O Christmas Teas O Christmas Teas
12 Teas for the 12 Days of Christmas
The approach of winter sends me to my kettle and teapot. As the air cools, then chills, then freezes, I need a hot beverage to thaw my insides and purple hands. And for that noble purpose, nothing in the world beats a cup of holiday-season-inspired tea.
Over the years, I’ve found my favorites. This year, I decided to expand my horizons and test out some new Christmas teas. My reviews – brutal, honest, firm – are below.
Whatever tea you choose this holiday season, may it give you life and joy!
Five Christmas Stars
Save the best for last, right? Nope, I am saving the best for first. This is the greatest tea ever of all time, Christmas or no Christmas, and that’s a hill I’ll die on.
First, the look. Huge chunks of almond, apple, orange and raisins. It isn’t a sprinkling of flavor – it’s a wonderful, gorgeous mixture. I smelled every one of them too – and cinnamon, cloves and safflowers. Louisville Tea Co. gets the combination perfect – a delightful blend, a harmony in which each flavor buttresses the others and none overpowers the compound.
I steeped the tea and it came out a gorgeous, deep brown. Every ingredient appeared on stage. Lovely to behold in my clear teapot. After the steeping, I could smell each ingredient distinctly. The citrus of the orange peel. The sharp sourness of the apple. The sparkle of the cinnamon. And on and on.
It smelled of Christmas morning: snow on the ground, Santa had visited, trees and decorations lit, beaming smiles on all our faces. It smelled exactly like Christmas morning.
Oh the first sip. The first resplendent sip. A dram of angelic joy.
Like the look and smell, the flavor on the tongue flawlessly mixes each ingredient into a miracle in a cup. A burst of orange. A stick of cinnamon. They all meld in my palate in lovely accord.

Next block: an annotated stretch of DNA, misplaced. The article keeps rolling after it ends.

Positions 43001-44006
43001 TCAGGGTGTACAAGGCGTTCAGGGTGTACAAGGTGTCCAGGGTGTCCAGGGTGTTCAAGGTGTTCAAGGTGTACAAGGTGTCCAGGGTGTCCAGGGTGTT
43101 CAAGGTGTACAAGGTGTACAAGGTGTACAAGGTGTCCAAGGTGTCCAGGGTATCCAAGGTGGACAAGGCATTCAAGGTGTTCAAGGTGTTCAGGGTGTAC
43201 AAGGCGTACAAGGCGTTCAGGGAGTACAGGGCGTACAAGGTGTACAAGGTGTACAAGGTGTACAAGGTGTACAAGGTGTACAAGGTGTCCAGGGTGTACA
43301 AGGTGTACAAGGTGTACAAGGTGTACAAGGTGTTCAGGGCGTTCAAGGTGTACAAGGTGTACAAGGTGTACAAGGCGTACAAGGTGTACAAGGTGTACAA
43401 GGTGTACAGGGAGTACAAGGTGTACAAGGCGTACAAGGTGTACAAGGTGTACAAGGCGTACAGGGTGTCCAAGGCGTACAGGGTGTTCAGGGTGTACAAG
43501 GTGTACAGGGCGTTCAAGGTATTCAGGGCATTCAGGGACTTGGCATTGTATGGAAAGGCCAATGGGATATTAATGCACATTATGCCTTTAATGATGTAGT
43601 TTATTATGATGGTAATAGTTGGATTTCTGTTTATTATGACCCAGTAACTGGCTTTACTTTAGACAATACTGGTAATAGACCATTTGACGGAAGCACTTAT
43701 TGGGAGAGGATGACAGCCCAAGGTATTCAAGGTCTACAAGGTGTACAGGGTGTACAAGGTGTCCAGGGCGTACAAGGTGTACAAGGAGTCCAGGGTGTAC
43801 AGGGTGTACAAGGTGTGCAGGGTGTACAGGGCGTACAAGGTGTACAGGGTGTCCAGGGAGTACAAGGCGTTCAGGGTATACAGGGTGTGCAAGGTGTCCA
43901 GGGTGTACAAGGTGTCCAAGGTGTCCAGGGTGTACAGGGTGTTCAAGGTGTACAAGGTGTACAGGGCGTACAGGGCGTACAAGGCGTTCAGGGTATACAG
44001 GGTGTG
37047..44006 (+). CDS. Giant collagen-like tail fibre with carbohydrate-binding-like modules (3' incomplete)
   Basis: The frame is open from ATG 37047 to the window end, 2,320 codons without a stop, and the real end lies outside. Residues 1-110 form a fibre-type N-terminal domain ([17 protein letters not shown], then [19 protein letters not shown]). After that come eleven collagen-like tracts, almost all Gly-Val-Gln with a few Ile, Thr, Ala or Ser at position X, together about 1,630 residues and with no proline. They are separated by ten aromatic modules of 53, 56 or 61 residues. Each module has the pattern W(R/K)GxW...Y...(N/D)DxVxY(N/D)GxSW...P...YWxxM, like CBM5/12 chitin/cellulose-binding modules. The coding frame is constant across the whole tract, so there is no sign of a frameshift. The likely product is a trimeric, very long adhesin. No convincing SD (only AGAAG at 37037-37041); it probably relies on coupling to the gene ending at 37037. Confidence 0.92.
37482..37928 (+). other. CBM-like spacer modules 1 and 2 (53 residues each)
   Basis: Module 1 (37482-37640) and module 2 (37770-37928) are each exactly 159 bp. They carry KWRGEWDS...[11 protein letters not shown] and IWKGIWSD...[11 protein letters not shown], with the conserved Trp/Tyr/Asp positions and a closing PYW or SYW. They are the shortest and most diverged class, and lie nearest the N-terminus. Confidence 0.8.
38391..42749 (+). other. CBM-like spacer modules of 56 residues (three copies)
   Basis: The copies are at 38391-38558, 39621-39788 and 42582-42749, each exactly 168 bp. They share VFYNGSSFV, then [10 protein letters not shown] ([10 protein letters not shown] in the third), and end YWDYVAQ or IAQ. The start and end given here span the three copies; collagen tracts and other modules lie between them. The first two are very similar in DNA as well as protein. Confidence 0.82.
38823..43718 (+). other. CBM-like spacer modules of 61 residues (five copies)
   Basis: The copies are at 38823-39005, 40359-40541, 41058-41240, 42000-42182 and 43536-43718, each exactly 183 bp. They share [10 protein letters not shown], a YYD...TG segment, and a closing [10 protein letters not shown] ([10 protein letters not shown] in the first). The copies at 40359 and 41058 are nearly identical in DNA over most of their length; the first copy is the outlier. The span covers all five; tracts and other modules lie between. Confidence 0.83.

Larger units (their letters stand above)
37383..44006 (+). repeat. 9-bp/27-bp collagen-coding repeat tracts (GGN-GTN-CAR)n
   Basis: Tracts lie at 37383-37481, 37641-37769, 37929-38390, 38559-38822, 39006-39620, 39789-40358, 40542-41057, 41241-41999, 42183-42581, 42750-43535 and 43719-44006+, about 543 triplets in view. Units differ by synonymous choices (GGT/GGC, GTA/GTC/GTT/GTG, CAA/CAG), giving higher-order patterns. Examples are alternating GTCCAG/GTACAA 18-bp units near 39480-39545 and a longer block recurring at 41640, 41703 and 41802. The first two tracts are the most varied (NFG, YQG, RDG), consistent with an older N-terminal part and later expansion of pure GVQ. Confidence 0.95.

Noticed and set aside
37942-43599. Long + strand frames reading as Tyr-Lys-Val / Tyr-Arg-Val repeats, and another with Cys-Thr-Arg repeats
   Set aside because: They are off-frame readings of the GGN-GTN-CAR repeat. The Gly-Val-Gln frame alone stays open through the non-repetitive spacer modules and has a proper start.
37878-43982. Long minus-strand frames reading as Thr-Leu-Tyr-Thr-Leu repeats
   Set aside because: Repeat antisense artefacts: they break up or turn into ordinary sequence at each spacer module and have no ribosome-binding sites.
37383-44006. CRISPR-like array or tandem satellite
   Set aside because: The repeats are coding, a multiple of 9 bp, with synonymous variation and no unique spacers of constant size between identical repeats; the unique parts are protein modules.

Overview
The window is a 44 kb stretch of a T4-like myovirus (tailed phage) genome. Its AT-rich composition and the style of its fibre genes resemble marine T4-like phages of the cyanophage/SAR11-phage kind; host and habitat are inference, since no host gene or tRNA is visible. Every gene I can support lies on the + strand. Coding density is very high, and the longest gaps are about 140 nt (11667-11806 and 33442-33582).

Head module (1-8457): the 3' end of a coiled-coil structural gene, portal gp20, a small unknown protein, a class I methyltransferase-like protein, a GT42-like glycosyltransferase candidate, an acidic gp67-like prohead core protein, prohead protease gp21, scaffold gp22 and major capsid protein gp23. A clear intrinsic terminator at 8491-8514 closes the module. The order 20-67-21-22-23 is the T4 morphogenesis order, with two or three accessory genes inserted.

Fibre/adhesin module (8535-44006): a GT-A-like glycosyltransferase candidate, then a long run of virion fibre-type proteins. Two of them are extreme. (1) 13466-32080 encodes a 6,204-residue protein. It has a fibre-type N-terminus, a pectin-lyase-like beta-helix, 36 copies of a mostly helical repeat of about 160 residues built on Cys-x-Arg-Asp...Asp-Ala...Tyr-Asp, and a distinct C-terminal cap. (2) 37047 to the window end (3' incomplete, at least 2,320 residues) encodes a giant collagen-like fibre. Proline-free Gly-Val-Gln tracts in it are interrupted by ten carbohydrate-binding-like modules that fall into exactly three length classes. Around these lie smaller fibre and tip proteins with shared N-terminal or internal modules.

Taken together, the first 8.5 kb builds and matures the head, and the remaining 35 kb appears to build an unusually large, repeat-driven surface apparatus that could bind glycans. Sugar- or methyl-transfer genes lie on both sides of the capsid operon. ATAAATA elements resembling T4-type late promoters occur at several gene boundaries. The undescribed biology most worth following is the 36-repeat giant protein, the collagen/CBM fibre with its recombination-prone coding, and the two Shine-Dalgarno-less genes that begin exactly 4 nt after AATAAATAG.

I have loved this tea since my first sip a few years ago. Each year, I eagerly (aggressively?) await its return to the Louisville Tea Co. shop. It is one of the true highlights of my year.
I hope you’ll try a cup.
Four Christmas Stars
One of the most affordable teas on this list, this tea comes in individually packaged sachets or as loose leaf tea. I tried the sachets. The orange came through strongly with both the smell and taste of this tea. The aroma reminded me of orange and powdered sugar – a fine, light hint of the sweetness at the end of an inhalation.
I steeped it for about 4 minutes, during which the water turned a pleasant reddish brown – less dark than many black teas. I like that color a great deal and usually like teas that steep to that color.
This tea was no different. The smell and taste blended really well into satisfying sips. The orange came through, a slight sourness on my tongue to complete each sip. It almost reminded me of an orange pekoe tea, which I enjoyed about 20 years ago, but rarely drink now. Maybe this Taylors Spiced Christmas Tea subtly returned me to those more youthful days.
I drank this tea in a mug a friend sent me. The first cup in a new mug always provides a warm and special experience. The mug, like the tea, reminded me of good, even noble, days of my past – days which had passed, a life which had passed, and would never return. But the memory did not fill me with sadness; rather, as I emptied my cup, the memories stirred up by this tea and this mug poured into me with gratitude for my unique path.
A unique tea in this list, Winter Spice is an herbal tea and therefore caffeine free. After many days tasting black teas, this one came as a welcome retreat from that flavor profile. Instead, Winter Spice delivers a refreshing, clean, subdued experience. The tea bag doesn’t really smell like much. Even after steeping it in hot water, the smell remained subtle and delicate.
The tea bag advertises the tea as containing “a sweet apple flavour and savoury cinnamon, cardamom and clove spices.” I could detect the apple and clove as hints, deep in my cup after many sips. The cinnamon and cardamom never came through for me.
But no matter. It smelled and tasted of a dainty floral arrangement, which I enjoyed thoroughly. The tenderness of the flavour (in keeping with this tea’s British heritage) became a pleasant prompt to slow down, to enjoy, to savour this cup of tea. I took the hint and decelerated.